By Hugo Villalobos – Senior Designer at Neko
2020 was a challenging year in so many ways, but it gave us the opportunity to understand just how much it is necessary for our societies to change. Taking care of the environment, our health and other challenges that rose to the surface during the global pandemic, all forcing us to re-evaluate our profession of design, as well as the arts and the creative economy in general.
We see more and more designers, artists and other creatives striving to make the world and its communities better through their work and specific talents. As 2021 gets underway, in this section we want to share some of the great initiatives, concepts and products which are inspiring us and are setting new standards for doing things in a creative and different way.
A great example is the ecological or ‘living’ concrete made from a mix of bacteria and sand, being developed by the University of Colorado in Boulder, USA. This remarkable material, as hard as regular concrete, is capable of remaining alive and even reproducing – a real paradigm shift! Such materials give us hope that the negative impact of human construction on the planet can be reduced, even allowing us to imagine buildings and cities that are in a way ‘living’ things.
It is imperative to find creative ways to lengthen the life-cycle of all the waste being generated during this health crisis. This proposal by South Korean designer Haneul Kim is one way to recycle plastic masks and turn them into a product (in this case, a stack-able stool) using simple manufacturing processes.
The Spanish start-up Novameat is surprising the world with their proposal to use 3D printing technology to create cuts of plant-based meat. How can we envisage the future of human food in a world with increasingly limited resources and rising poverty? This team of engineers and researchers offers a sustainable option, and their disruptive product will certainly spark debate on a multitude of food-related topics.
Play can be so many things: a starting point for debate and political standpoints; an act of resistance; a symbol of unity and togetherness. In the case of the Design Award of the Year winner it was all of these. This accolade was awarded in January to architecture studio Rael San Frattello for their seesaw installation “Teeter-Totter Wall” at the USA-Mexico border. An almost symbolic product and act with an enormous political, social and cultural background, the installation was live for just 20 minutes but quickly went viral globally. A far-reaching piece that invites us to reflect on the work of design, its considerations, and above all the impact that an object can have in the public sphere and how it can alter the dynamics of its inhabitants.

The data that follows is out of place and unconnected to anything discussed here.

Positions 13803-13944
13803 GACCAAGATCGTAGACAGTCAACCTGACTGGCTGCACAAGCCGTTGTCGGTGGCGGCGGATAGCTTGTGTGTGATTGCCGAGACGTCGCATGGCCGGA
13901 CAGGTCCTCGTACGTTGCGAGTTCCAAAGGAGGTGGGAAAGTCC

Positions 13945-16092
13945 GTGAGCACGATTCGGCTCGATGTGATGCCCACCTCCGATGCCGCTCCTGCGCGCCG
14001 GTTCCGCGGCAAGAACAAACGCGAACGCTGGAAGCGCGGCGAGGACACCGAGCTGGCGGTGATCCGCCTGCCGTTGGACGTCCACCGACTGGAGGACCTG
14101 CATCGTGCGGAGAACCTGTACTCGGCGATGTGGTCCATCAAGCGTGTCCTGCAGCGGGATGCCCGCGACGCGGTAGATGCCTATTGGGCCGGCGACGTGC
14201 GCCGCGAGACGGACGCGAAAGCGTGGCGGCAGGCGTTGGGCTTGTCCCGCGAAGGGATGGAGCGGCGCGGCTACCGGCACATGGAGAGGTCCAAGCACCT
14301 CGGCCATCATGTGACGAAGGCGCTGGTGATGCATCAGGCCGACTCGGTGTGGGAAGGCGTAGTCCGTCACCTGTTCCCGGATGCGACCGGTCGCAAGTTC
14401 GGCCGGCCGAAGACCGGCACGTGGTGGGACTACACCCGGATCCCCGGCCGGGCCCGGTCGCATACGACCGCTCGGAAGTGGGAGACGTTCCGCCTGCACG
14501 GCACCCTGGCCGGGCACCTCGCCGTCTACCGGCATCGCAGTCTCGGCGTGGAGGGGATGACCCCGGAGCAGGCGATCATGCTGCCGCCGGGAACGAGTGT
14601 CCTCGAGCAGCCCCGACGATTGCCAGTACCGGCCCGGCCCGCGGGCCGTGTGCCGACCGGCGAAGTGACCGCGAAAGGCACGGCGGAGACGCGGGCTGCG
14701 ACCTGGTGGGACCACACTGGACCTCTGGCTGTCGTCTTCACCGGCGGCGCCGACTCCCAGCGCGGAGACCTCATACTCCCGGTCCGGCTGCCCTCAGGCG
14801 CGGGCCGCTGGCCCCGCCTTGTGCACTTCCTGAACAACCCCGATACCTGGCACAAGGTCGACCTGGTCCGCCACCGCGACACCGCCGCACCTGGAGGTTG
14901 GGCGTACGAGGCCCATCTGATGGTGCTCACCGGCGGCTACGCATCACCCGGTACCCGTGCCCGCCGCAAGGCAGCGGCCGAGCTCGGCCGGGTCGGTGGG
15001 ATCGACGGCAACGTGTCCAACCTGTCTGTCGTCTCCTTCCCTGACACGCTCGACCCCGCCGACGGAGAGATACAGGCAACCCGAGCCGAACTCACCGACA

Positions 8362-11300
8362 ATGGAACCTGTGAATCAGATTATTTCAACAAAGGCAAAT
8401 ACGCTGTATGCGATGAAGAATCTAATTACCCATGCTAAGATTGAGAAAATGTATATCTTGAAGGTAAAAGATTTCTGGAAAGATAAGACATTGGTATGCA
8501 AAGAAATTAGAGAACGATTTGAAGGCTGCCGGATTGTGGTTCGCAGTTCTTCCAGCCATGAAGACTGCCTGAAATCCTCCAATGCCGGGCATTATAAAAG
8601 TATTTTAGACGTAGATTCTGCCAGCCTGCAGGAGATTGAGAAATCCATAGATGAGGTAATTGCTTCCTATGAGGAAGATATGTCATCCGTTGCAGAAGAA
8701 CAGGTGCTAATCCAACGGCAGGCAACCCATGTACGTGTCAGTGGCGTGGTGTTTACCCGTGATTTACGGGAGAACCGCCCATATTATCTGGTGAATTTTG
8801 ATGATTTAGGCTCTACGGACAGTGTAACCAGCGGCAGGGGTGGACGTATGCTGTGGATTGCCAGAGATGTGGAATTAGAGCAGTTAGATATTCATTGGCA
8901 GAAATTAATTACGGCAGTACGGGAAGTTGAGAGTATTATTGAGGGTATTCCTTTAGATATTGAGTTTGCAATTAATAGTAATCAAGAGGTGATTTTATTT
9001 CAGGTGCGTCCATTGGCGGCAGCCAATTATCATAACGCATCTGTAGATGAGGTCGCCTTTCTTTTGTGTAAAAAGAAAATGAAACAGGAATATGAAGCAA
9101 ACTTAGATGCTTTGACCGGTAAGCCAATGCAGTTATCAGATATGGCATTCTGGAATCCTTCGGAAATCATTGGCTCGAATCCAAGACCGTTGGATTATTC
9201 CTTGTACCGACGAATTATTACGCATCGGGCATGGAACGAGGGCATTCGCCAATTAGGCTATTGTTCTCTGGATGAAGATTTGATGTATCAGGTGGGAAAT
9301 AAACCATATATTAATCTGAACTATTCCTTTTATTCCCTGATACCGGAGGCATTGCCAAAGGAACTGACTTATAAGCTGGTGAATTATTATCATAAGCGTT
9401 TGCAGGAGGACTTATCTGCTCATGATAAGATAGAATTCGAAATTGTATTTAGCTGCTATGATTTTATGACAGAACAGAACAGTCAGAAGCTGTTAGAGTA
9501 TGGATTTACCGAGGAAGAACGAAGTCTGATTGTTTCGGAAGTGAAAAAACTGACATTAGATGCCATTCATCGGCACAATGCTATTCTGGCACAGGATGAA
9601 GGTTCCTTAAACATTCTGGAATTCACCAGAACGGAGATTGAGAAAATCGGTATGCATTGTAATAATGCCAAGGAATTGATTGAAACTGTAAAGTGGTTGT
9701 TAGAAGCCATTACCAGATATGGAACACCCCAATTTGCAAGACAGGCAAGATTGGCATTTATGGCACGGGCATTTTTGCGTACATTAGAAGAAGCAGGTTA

Finally, an innovation in the field of new materials: “Quantum Stealth” from the Canadian company Hyperstealth Biotechnology. This astonishing material makes any object behind it seem to disappear. The technology is still at the development stage, but it is certainly out of the ordinary. It’s not hard to imagine the enormous potential for use across many sectors and industries. To explore something as intangible as light and discover invisibility sounds like science fiction but is already becoming a reality.
What are your thoughts on these new proposals? What new developments in design are inspiring you at the moment? Join us on Facebook, Instagram and LinkedIn – we’d love to welcome you to the conversation!